“Be happy when you work, thankful when you earn, cautious when you spend, shrewd when you save, and charitable when you give.”
― Matshona Dhliwayo
This is a quote we live by…our mantra for financial security and happiness.
We leave for Uruguay and Argentina next week, so I have to prepare for our house sitter, which includes paying bills and planning ahead financially.
It is always a good time for me to report on our monthly expenses because I have receipts and bills spread out on my kitchen table. This time, I am dividing our financial “happiness” into four categories. Let me explain how this works for us. But, first a breakdown of February 2018 expenses.
Total February 2018 expenses = $1,467 Plus, $31 a month for SKY TV. I forgot to include SKY when I made the pie graph because it is the only bill we pay with our credit card and I didn’t want to make a new pie chart.
My children’s library topped our expenses this month because I gave my librarian a raise and put him on a yearly salary including health insurance. Then, our internet provider GGnet, graciously provided my library with free internet if I would purchase the equipment. The dish, cable, router, special surge protector, and installation was $500…but well worth the expense to open the door to the world of education through technology for the teachers and students.
The utilities include water ($3), electric ($58), internet ($115), phone plan ($52), and SKY satellite TV ($31).
The monthly university tuition for our goddaughter is $100. That includes her food, lodging, and books and materials she needs. She is starting her third year of university in March. She is a communication and theater major in Leon and we are so proud of her.
Our property taxes are due once a year. If we pay before March 15th, we get a 10% discount. $39 for two houses and 2 1/2 acres of beach front property on the lake. Not bad, huh?
Miscellaneous includes a bottle of propane, gas for the motorcycle, and emergency money for our house sitter.
Four categories of financial happiness
I. Thankful when we earn
We are both retired teachers. We moved here with our teaching pensions, and now we collect Social Security. Our expenses are generally 1/4 of our monthly income, for which we are very grateful. And our cost of living is approximately 1/4 of the cost of living in the states.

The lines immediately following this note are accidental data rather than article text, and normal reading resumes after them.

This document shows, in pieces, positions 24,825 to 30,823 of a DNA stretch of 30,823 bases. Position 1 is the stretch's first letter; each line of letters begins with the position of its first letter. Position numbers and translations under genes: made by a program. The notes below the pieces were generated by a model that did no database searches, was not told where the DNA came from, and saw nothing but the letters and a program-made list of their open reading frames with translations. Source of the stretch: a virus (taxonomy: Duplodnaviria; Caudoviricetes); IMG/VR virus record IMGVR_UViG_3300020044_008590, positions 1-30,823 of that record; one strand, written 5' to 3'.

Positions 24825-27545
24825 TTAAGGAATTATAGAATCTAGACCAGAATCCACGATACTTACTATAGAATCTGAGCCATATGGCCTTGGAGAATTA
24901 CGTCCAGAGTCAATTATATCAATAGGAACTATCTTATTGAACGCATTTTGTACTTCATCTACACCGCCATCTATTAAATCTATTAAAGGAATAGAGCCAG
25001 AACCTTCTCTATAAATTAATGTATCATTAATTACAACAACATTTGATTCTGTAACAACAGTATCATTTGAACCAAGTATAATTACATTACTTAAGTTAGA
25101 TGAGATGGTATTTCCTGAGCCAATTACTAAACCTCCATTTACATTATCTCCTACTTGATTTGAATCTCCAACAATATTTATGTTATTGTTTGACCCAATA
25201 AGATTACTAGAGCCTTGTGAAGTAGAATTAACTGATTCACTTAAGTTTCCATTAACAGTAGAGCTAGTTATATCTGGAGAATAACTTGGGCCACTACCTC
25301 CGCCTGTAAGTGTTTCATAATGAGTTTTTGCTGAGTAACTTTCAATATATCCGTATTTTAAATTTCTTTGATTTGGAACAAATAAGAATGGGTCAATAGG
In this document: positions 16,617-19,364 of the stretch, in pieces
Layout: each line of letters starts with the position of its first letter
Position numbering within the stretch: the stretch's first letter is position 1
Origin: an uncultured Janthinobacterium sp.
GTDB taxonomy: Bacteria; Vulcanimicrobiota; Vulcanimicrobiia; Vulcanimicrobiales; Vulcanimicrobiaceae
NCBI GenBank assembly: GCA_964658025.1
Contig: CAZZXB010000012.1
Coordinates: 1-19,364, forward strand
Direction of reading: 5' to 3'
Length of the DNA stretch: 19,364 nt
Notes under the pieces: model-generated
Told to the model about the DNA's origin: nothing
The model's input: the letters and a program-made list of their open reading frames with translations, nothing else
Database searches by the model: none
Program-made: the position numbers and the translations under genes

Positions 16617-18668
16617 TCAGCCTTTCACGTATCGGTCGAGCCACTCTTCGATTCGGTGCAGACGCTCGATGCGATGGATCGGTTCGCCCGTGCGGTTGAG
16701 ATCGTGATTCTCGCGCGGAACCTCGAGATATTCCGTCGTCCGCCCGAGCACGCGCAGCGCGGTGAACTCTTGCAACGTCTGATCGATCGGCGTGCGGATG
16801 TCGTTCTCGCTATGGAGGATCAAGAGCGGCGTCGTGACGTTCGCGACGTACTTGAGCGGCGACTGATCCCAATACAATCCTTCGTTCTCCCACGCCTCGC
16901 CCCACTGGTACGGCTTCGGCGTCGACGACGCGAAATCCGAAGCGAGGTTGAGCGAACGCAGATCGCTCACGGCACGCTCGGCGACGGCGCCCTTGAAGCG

II. Cautious when we spend
It could be our German heritage, or the fact that our parents were raised during the depression, yet we are very cautious spenders…and have been all of our lives. We rarely buy new, always recycle, and search for the bargains. Our lifestyles have not changed in moving abroad. We are probably more creative in that we make what we can’t find…like PVC pipe screen doors, lampshades made of jicaro gourds, and fences and gates made from PVC pipes. We love PVC pipe construction.
III. Shrewd when we save
We invested when we were working, saved a percentage of our earnings, and never touched our investments. We borrow lightly ( only in the past with mortgages for houses and loans for cars) and save heavily. We pay off monthly credit cards and live debt free.
Our mothers told us,” Never a borrower or a lender be.” We followed that advice in most cases, but when we moved abroad…something changed, and not for the better. Living in a developing world, we became targets for unscrupulous borrowers, local and expat friends borrowed money from us all the time…and we happily lent them the money. BIG MISTAKE! I don’t know why our attitudes changed. We never borrowed money in the states from friends or family and we rarely lent money except in extreme cases when we knew our family or friends were suffering. And they always paid us back.
Not here! We were warned! We didn’t listen. We’ve learned not to lend money with the expectation that it will be returned. We’ve cut the cords of our purse strings along with the relationships of dishonest and untrustworthy expats and a few locals as well.
IV. Charitable when you give
If you look at our monthly expenses, you will see that a large percentage of our expenses are charitable…my library and our goddaughter’s university tuition are two examples. Compared to the states, we can give more of a percentage of our earnings because our expenses are much less.
V. Happiness when we fulfill passions for travel
We are grateful that with our earnings, because the cost of living is low, we can fulfill our passions for travel without using our investments or savings. We usually start planning our trips six months in advance. We purchase our airline tickets, Airbnbs, hotels, and other transportation with our credit cards and pay the bill off monthly. Then, when we are ready to leave on our trip, almost everything is prepaid except for food, entertainment, and other small expenses.
For example, our trip to Uruguay and Argentina includes 3 round trips on airlines to Uruguay, Iguazu Falls, and Mendoza, Argentina…paid in full. We booked 3 Airbnbs and 4 guest houses and hotels…paid in full. It is almost like taking free vacations because we were able to prepay for the big expenses months in advance.
We are truly thankful, cautious, shrewd, charitable, and happy in the financial choices we have made for our lives.
What mantra do you live by to ensure financial success in your lives?